Oyster Osteoporosis

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Ocean Acidification ProcessImage: NOAA Pacific Marine Environmental Laboratory

Ocean Acidification Process
Image: NOAA Pacific Marine Environmental Laboratory

Another day, another coal mine canary.
The Pacific Northwest is well-known for its oyster farms. I have friends who have been oyster farmers for years. I always think of oysters as being rough, thick-shelled, resistant creatures. Which they are, once they are mature. The ocean acidification process that has affected other calcifying species elsewhere in the world isn’t yet particularly dangerous for mature oysters.

What it affects in a dramatic manner are the oyster larvae. The rate at which their newly forming shells can take up enough calcium to protect them into maturity is outpaced by the rate at which the shells are dissolved by the amount of CO2 in the acidified seawater. Up to 80% of the oyster stocks have been lost over the past few years in some areas.

There are undoubtedly a number of different reasons for this kind of annual die-off. One stated cause is the geographic location of the Pacific Northwest, where long-term oceanic currents pull up water from deep sea depths, and corrosive waters that absorbed the massive carbon dioxide industrial emissions of the mid-twentieth century are spewed right into some of the world’s richest fisheries. Other possible causes – bacterial infections, pollution due to agricultural run-off, lack of sufficient amounts of phytoplankton, normal fluctuations in seawater quality, etc. – could likely also play a role.

The comment sections for the many articles on this topic are spiked with a large number of what look like well-informed contributions that dispute ocean acidification as the ‘real’ reason for this particular dramatic species decline, with arguments ranging from standard-issue climate change denial to frontal attacks on the researchers and journalists for not giving enough weight to whatever pet cause the commenter favors, be it pollution or bacteria or the sheer unknowability of specific life cycles in all their complexity.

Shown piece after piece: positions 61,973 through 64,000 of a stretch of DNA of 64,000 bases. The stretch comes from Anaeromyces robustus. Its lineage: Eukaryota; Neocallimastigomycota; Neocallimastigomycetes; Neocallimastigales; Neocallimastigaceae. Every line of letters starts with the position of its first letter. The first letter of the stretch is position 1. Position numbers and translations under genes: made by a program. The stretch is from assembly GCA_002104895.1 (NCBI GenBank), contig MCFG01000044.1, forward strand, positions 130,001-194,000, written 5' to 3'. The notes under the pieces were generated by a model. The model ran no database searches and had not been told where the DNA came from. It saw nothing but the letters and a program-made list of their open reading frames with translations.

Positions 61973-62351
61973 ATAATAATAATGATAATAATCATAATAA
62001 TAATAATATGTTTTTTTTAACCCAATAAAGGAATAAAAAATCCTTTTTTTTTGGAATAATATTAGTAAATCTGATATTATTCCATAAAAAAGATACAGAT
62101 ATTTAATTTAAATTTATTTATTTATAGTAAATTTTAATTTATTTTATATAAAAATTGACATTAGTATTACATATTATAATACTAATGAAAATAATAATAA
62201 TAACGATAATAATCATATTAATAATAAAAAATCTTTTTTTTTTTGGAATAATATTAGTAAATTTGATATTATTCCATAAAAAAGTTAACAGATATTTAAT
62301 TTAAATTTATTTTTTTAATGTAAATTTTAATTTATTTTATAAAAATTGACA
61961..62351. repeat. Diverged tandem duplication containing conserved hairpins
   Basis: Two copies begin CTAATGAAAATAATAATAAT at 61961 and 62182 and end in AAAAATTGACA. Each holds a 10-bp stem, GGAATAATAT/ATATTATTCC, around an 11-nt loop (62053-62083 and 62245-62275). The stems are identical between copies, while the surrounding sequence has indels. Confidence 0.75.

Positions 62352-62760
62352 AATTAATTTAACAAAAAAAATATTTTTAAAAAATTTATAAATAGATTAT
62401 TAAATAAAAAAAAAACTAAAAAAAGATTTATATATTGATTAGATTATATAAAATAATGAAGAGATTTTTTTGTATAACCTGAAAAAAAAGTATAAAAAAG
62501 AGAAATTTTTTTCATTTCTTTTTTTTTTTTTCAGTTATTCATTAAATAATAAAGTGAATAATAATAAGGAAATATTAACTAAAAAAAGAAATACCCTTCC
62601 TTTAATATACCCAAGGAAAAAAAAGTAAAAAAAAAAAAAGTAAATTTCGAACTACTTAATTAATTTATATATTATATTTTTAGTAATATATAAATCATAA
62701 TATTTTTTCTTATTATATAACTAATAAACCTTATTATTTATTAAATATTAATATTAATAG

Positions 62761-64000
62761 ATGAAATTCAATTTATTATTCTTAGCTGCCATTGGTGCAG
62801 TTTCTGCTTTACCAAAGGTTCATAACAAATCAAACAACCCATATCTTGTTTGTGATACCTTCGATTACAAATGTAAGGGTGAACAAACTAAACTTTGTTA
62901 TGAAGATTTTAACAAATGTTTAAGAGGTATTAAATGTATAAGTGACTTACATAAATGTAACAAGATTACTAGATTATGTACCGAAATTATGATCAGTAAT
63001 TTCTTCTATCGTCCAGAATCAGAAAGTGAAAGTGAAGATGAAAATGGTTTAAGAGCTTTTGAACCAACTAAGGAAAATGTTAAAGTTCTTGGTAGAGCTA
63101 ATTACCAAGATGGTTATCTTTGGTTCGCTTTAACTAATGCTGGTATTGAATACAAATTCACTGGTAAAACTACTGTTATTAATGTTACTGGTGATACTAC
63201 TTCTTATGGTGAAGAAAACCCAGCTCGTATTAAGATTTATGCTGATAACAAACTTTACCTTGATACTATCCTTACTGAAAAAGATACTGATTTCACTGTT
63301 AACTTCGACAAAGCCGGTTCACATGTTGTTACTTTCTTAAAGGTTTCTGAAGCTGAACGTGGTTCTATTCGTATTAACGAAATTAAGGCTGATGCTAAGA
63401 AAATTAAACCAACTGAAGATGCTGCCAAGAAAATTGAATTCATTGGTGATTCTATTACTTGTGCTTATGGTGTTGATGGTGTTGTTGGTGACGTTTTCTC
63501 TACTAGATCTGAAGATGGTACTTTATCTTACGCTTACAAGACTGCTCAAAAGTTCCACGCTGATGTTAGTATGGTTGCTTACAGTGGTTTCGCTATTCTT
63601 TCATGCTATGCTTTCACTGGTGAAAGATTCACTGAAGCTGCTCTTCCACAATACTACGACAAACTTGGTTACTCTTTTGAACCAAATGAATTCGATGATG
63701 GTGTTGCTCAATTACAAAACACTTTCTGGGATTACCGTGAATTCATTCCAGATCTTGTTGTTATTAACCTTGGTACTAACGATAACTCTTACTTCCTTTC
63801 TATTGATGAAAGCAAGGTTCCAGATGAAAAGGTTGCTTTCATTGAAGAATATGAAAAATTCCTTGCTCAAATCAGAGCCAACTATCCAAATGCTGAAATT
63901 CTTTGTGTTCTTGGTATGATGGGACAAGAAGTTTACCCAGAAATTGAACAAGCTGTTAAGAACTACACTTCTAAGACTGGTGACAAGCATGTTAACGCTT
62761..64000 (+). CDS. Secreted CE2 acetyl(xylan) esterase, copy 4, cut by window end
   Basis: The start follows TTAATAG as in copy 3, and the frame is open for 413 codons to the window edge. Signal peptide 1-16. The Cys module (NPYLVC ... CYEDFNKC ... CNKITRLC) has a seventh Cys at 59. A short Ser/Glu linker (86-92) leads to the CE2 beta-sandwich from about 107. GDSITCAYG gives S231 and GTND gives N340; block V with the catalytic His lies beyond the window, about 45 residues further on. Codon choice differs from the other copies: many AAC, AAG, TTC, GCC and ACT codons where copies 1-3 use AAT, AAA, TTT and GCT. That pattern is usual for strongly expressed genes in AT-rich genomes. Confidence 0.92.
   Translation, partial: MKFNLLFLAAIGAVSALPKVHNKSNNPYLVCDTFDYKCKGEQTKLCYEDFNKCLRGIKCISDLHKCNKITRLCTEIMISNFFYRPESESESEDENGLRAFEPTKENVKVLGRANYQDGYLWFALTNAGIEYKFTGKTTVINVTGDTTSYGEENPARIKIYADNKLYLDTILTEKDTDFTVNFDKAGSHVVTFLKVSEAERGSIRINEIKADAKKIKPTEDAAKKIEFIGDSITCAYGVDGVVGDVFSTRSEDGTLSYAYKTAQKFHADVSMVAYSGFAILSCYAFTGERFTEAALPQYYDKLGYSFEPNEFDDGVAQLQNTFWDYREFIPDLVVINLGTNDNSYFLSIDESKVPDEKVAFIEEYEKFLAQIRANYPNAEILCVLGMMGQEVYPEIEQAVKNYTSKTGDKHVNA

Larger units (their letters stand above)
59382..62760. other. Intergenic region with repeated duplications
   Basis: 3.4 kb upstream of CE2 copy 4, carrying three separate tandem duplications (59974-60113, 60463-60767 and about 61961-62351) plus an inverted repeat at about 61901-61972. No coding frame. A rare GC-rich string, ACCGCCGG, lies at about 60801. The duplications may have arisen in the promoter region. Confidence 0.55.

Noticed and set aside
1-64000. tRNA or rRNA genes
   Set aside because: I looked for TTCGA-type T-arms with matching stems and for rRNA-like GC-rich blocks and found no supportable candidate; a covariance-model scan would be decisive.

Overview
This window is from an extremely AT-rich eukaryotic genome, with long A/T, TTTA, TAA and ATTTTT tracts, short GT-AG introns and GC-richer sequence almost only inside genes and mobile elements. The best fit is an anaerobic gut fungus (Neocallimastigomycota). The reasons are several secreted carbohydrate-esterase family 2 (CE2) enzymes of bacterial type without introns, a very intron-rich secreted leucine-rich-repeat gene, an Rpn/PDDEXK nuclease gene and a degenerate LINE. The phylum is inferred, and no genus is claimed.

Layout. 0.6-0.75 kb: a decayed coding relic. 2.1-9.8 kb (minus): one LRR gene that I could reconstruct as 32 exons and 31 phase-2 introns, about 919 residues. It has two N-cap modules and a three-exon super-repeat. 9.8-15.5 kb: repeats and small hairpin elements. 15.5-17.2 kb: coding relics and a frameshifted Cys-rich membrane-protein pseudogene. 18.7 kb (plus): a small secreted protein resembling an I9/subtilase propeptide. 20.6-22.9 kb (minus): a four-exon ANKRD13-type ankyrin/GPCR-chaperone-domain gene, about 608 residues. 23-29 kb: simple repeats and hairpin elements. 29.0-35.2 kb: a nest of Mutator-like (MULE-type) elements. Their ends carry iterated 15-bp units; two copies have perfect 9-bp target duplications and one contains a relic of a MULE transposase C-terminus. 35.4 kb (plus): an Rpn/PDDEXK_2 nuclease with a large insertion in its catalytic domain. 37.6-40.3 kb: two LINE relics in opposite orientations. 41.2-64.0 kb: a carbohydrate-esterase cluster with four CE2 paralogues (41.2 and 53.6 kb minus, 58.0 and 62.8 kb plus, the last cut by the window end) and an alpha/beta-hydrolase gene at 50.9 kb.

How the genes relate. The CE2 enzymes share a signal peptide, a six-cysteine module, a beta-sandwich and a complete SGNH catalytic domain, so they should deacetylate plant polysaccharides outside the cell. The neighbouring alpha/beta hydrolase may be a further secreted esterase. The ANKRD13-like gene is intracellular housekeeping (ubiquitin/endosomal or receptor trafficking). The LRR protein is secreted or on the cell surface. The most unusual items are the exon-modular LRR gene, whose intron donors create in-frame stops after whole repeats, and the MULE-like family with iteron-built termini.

Lively conversation and discussion are all fine and well, but – leaving aside the obvious cranks who just want the conversation to stop altogether – it is frustrating to see disputes that can be implemented and leveraged by those with an economic interest in fighting any changes that need to be made. It is frustrating to see these kind of arguments serve to confuse (or worse, bore) observers who are only marginally inclined to engage in the discussion in the first place, much less take action. It’s this kind of counter-productive discourse that leads to reactive rather than proactive policy-making.

Keeping in mind that if the acidified waters now upwelling in the Puget Sound and elsewhere along the coast are fifty years old, the next fifty years of industrially-impacted seawater is still yet to come. And the United States government states it is actually pleased with new signs that it will soon be the world’s leading oil supplier, not a promising course of development if what we need to do is reduce carbon emissions in the very country that is among the leaders in the reliance on carbon-based fuel.

Is this the only reason? Undoubtedly not. So what harm could it do to work on expanding phytoplankton populations, curbing agricultural run-off, and so on? As always, whatever the economic cost of immediate change might be, it won’t be any less if we wait.

Meanwhile, oyster farmers are doing what they can to save their $270 million/year industry. Reactive policy-making in some places means simply dumping large amounts of pH-balancing sodium bicarbonate into oyster beds in the hope that the oyster larvae will make it past the earliest phases and into adulthood.

More:

Trouble in the Water: Acidifying Oceans Hinder Health of Northewest Shellfish

Yale Environment 360

National Oceanic and Atmosphere Program

3 responses »

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